Books are my life fuel. I’ll take ’em in many flavours.
Don’t tell me what to read or not read. You may find yourself wearing a book in the most uncomfortable of places.
I love this, from the author, Neil Gaiman,
Do not discourage children from reading because you feel they are reading the wrong thing. Fiction you do not like is the gateway drug to other books you may prefer. And not everyone has the same taste as you.
Well-meaning adults can easily destroy a child’s love of reading… You’ll wind up with a generation convinced that reading is uncool and worse, unpleasant.
I can recall many incidences as a child when I was told off by teachers for reading books ‘below me’, too easy or not what the teacher would recommend.
I remained a voracious reader for a while until I got fed up of not following the rules of book snobbery.
Like Gaiman’s concern, I found reading uncool. The books I was ‘supposed’ to be reading because I was in the top set for English didn’t excite me.
I began hiding my copies of books all the other girls were reading when I was at school. Flowers in the Attic by Virginia Andrews and Forever by Judy Blume were deemed satisfactory reading for the masses but not for the gifted students.
I still remember the plots of those two apparently ‘trashy’ novels in detail. Would I read them now? No. Am I glad I read them back then? Yes, and then some. They helped to keep my love of reading flickering in the background.
When I was an English teacher I encouraged my pupils to bring in a variety of reading materials. They made their choices and owned them. I never made a pupil feel ashamed for reading a car maintenance magazine or a Mills and Boon. They may not have been to my taste but I wasn’t the one reading.
Give a child the opportunity to choose what they read and it will create a series of stepping stones to other books. They may never hit the ‘golden target’ of a classic but will the world end if they don’t? No. They will love reading for its own sake.
(Not) Guilty Pleasures
I used to be that person who didn’t tell others what I was reading. When I was an English teacher I didn’t dare tell my colleagues I was reading mainstream crime and thriller fiction. Even as an adult, I was afraid of the book snobs.
I’m ashamed to say I only engaged in conversations about the classics or the latest prize-winning, critically acclaimed novels. Most of the time I didn’t like them, understand them or both. How could an English teacher confess that to other English teachers?
Now I am older I have more confidence to do so. Back then I just wanted to impress the book snobs. Many of us have been there, right?
I wear my reading of the novels sneered at by the book snobs as a badge of honour. I refuse to call them my guilty pleasures because I have no guilt in reading them.
The saying ‘What is one person’s rubbish is another person’s treasure’ holds true.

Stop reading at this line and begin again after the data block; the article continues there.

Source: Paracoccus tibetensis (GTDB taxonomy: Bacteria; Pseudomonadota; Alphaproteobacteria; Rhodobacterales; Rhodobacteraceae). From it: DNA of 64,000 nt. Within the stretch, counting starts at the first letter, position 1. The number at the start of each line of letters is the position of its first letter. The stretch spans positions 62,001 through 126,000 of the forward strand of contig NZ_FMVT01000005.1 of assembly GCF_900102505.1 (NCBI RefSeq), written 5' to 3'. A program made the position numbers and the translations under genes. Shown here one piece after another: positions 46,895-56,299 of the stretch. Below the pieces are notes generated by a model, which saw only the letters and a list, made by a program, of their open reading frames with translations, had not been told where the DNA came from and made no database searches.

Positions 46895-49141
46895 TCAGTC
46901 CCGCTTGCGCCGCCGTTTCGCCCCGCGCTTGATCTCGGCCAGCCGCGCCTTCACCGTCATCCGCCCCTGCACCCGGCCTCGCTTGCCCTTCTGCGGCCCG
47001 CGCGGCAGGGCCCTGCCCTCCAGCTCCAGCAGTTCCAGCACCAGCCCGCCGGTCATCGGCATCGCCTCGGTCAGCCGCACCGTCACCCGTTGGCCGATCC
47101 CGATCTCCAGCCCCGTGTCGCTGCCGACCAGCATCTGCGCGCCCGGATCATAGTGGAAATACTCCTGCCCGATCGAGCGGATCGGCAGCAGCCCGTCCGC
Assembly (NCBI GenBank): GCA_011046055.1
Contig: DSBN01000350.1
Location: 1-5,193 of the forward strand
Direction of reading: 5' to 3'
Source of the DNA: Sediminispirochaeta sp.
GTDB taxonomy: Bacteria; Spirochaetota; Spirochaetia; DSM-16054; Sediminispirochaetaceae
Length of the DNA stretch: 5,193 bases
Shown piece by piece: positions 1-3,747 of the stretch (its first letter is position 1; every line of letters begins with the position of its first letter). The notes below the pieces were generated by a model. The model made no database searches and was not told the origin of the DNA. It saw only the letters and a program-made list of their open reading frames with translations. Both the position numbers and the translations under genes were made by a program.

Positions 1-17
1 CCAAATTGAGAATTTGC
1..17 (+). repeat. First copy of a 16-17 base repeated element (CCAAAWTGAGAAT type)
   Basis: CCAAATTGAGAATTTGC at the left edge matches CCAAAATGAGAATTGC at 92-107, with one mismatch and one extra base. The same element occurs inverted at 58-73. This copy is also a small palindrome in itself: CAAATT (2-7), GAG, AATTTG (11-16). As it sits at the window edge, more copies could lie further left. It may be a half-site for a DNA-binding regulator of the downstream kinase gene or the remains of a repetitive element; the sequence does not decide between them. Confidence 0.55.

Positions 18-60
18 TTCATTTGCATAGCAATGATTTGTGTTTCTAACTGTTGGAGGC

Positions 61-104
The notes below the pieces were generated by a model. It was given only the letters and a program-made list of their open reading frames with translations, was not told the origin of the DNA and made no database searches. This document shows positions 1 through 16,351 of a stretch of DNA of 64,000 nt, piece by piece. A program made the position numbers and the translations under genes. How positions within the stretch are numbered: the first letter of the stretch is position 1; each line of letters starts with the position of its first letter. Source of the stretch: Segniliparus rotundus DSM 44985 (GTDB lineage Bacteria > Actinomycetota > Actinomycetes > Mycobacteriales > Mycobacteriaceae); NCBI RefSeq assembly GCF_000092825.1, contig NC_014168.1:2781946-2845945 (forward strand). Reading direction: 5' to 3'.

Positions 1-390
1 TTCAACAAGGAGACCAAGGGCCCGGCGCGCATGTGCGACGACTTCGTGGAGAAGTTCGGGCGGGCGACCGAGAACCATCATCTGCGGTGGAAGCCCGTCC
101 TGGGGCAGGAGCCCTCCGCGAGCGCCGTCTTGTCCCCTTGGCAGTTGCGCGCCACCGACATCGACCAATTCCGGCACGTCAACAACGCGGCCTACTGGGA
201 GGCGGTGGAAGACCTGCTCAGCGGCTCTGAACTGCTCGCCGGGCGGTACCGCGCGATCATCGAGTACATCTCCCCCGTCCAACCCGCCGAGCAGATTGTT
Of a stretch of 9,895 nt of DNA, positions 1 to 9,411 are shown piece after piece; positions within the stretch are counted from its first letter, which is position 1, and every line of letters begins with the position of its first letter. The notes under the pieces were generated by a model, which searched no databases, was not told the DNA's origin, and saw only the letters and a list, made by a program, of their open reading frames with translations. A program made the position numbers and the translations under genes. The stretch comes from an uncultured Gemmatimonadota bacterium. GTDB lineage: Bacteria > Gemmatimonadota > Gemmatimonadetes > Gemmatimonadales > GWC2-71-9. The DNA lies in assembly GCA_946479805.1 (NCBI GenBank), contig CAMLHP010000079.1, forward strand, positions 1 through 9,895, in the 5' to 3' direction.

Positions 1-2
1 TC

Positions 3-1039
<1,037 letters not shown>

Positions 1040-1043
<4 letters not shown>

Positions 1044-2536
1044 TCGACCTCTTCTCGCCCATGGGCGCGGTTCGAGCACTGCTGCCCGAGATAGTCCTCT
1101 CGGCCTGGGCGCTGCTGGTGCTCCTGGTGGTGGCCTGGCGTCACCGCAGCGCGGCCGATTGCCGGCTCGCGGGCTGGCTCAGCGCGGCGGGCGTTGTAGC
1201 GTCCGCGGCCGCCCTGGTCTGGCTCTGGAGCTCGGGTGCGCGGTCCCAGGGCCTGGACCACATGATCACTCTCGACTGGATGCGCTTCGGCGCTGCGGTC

There are classics in the canon that, in my humble opinion, are bloody awful. If I told an academic that they’d probably have a heart attack.
It is shaky ground you tread when you say an ancient writer, with a novel that has a legacy, isn’t very good. Do you get struck by lightning if you do? Does the spirit of the writer haunt you for castigating their work? Nope. You just feed a book snob. Don’t do it. They are obese from snobbery fodder as it is. Deflate them and tell them you didn’t like it, don’t want to read it, and your opinion is your own. Step back and enjoy the explosive show.
Grab those not guilty pleasures and revel in the innocence of reading for pleasure. Try it. You might fall in love with reading again.
Don’t Fall into the Trap
We can all fall into the reading snob trap if we’re not careful.
How many times have you taken the piss out of Twilight or Fifty Shades of Grey? Yes, it seems like light-hearted fun and, no doubt, I will do it again but I’m trying to keep that snobbery in check.
Shut your mouth when your mum reads another romance novel with a bare chested bloke on the front.
Chew your lip when your nan is reading Volume Twenty Billion in the family saga series she loves.
Bite your tongue when your Dad is poring over the tabloids. No, sorry. I’m not perfect. Have a word with your dad, for goodness sake.
Be a reading snob in your head as much as you can. Don’t kill someone else’s reading life.
I write these posts. I don’t always live them. Sue me.*
Over to You
How has book snobbery affected you in your reading life? Has it ever stopped you from reading?
Have you ever been a book snob and learned a lesson from it? Go on, ‘fess up!
What books/genres do you read that others are snobbish about? Do you hide them away or read them openly?
*Please don’t sue me.